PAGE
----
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Insulating 1850s log house being attached to 1860s brick house

Paul_Iowa | Posted in Green Building Techniques on

I’m in the process of reconstructing an 1850s oak log house onto my early 1860s greek revival brick house in northeast Iowa.  The building is being reconstructed onto the foundation of a portion of the brick house I took apart due to severe structural issues.  Complicated, I know.  The foundation of the brick part I disassembled and am rebuilding the log house onto has a basement under it.  I did add a 5′ U shaped concrete extension to acheive the full 29′ of the new-old log building.  The log building was 15″ narrower than the existing foundation, which left me with roughly an 8″ ledge on both the long ends of the log building.  The old stone foundation was was roughly 2′ wide, which gave me plenty of room to build the new floor, log walls and new 2×4 walls onto.  The new U shaped concrete pour extends 6″ beyond the ends of the logs on the gable end of the building.  I studded up 2×4 walls on top of the 8″ foundation ledge and plan to insulate the cavity.

The plastic on the exterior is temporary- only enough to keep the snow from blowing through this winter.  

The front facade will be brick veneered with brick from the portion I took apart. The other two sides will be sided with smooth LP Smartside clapboard siding.  

The logs will be exposed on the inside.  I plan to use canned spray foam (like 100 cans of dow great stuff; stupid, I know, but I don’t know of a different way to spot spray between courses) to fill the area between the log courses.  On the inside between the log courses I plan to cut strips of metal lathe and apply hydraulic lime daub.  

My plan to insulate the walls involves filling the cavities (all roughly 6″ to 10″ deep, depending on the irregularity of the log surfaces) with blown in cellulose. I’ll put up one course of 1/2″ OSB sheathing all the way around, fill the cavity with cellulose, add the second course all around, fill the cavity, and repeat till I reach the top of the walls.  My plan for the sloped (exposed) attic ceilings and the gable end is 3-4″ of closed cell foam with R-21 fiberglass below that.  Outside of the sheathing I plan to install Tyvek, 1/2″ furring strips, and the siding on top of that.

Given the front will be brick veneered, I plan to run vertical furring strips up the log walls, staple on rosin paper, and spray 2″ of closed cell foam to the paper.  The brick veneer will get tied back to the vertical furring strips, and there will be a 1″ air gap between the back side of the brick veneer and the closed cell foam.  I’ll use wicking rope at the bottom of the brick wall.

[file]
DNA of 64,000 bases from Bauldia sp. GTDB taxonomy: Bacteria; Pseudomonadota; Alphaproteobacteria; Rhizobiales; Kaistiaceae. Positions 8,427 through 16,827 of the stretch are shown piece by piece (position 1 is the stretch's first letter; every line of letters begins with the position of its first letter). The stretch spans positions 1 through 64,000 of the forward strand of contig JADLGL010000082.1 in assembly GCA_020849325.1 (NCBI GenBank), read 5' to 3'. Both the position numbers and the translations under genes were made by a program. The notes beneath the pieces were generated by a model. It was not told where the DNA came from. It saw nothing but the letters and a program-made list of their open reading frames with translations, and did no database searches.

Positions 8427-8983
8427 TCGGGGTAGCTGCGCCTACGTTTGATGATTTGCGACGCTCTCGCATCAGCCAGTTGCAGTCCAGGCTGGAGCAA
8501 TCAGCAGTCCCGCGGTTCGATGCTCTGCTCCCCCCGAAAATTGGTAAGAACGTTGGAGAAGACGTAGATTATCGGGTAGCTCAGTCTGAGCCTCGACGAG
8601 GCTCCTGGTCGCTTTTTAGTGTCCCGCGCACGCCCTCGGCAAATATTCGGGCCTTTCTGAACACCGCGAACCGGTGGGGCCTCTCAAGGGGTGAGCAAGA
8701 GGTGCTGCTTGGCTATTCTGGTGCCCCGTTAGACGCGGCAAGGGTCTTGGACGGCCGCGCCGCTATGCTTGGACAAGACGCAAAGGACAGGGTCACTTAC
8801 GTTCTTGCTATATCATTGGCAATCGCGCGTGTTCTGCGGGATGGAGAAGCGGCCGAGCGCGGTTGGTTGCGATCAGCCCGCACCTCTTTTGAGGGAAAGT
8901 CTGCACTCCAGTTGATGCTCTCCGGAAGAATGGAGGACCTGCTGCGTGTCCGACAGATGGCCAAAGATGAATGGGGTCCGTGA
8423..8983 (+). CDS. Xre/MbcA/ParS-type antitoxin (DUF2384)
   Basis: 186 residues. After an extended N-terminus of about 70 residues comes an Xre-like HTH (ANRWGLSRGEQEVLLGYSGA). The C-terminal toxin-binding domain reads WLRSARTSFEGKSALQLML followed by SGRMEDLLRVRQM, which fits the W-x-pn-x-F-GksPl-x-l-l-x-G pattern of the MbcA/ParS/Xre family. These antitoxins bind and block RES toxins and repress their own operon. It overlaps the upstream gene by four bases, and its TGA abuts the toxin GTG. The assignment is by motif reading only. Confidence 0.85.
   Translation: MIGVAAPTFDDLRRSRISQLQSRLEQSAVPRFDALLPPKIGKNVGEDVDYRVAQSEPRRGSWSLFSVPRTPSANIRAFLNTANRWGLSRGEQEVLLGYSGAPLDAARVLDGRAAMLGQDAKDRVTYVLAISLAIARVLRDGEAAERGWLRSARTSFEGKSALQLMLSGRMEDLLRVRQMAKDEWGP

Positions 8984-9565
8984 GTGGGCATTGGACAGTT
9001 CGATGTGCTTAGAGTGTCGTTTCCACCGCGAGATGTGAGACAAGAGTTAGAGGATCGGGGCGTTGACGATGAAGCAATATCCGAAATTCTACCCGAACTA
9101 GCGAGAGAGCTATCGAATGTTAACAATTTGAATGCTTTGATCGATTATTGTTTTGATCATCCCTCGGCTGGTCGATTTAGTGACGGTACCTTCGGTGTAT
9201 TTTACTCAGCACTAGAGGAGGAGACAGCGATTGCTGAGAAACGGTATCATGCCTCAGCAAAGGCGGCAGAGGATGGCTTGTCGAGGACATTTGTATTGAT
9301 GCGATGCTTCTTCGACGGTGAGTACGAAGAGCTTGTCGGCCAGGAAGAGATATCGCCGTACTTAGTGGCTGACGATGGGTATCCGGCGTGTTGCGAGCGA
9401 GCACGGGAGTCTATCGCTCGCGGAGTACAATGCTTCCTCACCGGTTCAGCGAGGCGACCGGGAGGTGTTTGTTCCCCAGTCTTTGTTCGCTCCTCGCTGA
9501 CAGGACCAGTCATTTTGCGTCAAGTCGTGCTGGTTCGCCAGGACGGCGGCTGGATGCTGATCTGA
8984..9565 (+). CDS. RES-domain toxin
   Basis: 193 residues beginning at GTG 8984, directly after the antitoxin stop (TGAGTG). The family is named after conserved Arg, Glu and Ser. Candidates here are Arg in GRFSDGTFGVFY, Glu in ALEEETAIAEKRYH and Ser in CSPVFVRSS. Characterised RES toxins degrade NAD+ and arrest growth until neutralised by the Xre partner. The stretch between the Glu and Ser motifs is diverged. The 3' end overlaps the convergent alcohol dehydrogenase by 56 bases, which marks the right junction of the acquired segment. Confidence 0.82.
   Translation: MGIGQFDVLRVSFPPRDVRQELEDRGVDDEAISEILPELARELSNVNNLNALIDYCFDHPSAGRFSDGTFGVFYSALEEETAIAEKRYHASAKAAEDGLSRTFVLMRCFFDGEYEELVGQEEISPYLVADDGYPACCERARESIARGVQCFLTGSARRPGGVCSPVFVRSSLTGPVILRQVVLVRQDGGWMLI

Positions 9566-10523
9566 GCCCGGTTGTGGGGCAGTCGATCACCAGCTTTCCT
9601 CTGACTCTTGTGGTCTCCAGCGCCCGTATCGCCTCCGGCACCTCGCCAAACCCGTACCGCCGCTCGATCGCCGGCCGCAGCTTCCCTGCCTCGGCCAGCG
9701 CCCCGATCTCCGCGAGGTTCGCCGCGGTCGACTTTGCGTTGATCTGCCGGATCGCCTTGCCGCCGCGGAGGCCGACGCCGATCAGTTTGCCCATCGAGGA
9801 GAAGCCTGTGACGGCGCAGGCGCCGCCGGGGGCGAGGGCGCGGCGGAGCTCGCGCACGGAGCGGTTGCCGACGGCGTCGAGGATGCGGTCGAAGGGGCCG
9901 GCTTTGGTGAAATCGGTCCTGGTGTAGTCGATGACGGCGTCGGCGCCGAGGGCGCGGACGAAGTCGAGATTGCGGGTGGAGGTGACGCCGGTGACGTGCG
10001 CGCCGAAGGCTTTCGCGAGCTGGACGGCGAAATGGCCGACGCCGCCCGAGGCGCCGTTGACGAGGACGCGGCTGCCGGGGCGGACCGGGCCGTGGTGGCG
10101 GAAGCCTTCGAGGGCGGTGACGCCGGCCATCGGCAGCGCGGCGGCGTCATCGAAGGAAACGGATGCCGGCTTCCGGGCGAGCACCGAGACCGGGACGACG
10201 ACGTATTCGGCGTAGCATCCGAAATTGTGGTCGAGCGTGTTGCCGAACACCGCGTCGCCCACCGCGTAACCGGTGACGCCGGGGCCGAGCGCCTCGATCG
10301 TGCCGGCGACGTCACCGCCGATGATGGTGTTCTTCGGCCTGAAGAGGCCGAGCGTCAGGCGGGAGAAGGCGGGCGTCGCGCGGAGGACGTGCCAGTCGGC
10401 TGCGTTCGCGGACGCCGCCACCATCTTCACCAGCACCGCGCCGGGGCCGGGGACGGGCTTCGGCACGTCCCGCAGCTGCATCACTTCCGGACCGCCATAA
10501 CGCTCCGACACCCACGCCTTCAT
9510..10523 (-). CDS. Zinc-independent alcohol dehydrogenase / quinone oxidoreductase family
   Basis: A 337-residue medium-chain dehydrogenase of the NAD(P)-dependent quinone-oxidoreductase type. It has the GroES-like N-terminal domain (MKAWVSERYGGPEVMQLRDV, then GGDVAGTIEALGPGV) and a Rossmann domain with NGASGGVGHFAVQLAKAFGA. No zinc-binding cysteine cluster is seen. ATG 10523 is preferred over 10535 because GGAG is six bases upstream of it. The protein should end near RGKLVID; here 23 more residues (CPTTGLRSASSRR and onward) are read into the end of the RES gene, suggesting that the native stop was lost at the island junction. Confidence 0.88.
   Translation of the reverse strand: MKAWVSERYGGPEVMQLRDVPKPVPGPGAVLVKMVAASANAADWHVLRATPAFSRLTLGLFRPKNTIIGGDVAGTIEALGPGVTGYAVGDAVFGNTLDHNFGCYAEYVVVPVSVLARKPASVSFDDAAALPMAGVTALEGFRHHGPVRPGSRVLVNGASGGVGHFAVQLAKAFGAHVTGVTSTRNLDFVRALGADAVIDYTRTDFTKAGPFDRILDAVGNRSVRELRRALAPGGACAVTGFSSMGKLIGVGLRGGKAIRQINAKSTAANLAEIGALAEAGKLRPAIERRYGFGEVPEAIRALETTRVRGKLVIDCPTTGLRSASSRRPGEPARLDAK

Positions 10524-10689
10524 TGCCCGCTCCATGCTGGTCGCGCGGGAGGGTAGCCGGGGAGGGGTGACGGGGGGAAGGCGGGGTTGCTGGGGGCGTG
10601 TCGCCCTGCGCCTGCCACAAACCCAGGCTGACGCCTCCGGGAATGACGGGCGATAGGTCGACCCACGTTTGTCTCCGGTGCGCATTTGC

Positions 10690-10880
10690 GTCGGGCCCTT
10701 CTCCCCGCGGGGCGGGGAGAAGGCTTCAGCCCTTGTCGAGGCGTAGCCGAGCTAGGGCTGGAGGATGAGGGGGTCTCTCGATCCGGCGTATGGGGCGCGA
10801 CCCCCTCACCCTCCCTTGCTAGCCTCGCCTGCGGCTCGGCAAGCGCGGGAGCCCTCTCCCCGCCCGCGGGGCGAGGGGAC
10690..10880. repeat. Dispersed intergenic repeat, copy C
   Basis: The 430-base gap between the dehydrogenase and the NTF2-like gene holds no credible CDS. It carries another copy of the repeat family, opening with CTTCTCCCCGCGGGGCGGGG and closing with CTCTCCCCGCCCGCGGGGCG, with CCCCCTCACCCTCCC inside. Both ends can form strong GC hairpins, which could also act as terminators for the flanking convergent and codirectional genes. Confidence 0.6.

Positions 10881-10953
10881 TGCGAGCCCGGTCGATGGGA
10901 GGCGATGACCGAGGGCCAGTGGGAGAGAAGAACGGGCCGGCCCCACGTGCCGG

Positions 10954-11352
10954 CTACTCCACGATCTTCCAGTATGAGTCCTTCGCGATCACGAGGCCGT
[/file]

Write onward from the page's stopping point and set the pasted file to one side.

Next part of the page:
The new log portion as well as the second floor of the existing brick house will be heated with a 36k Fujitsu xlth 3 zone heat pump.  There will be a 12k floor unit on the first floor of the log building, a 12k floor unit upstairs, and a 15k wall mounted unit in the common area of the existing brick portion.  I heat the first floor of the brick house with a jotul f3, and have a brand new natural gas furnace as backup.

My questions are:  

Does the wall  profile seem ok?  Beyond the spray foam between the log courses, there really isn’t an interior vapor barrier.

Should I be concerned about the cellulose near the bottoms of the walls?  When I studded up the walls (that all hang out and away from the log walls), I used treated plates that cover the entire top of the foundation.  So the cellulose shouldn’t be in contact with the top of the foundation.  Should the bottom few inches of the cavity on top of the plates be sprayed with closed cell foam?  

At door and window openings, there’s a gap between the interior log walls and the outer stud walls.  The plan is to bridge those areas with 1/2″ osb to keep the cellulose in place.  Does that seem reasonable? 

Other concerns?

Thanks for the help!  Paul

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Replies

  1. Keith Gustafson | | #1

    You can buy the 2 part spray foam, largest size you can afford.

    Buy extra nozzles

    https://www.betterenergystore.com/productpage.asp?p=3

    plan your work, give the trigger a pull every once in a while to minimize nozzle changes

  2. Expert Member
    Zephyr7 | | #2

    I agree with Keith, one of the two part spray foam kits (they look a little like two BBQ tanks and a hose assembly going to a spray gun) might be a good fit here if you don’t have to wait too long between sprays. You can get extra tips, which are the part that clogs up if you want too long between sprays. I’d probably get the middle size kit though, the 200 board foot one. The 600 is probably going to be bigger than you need, but the 120 might be too small.

    If you don’t want to use the two-part kit, at least buy yourself the great stuff “pro” gun that uses the bigger “pro” cans. This gun is around $40, and it lets you use a can of great stuff pro over a period of up to 30 days. The larger great stuff pro cans are also cheaper for the amount of foam you get.

    Bill

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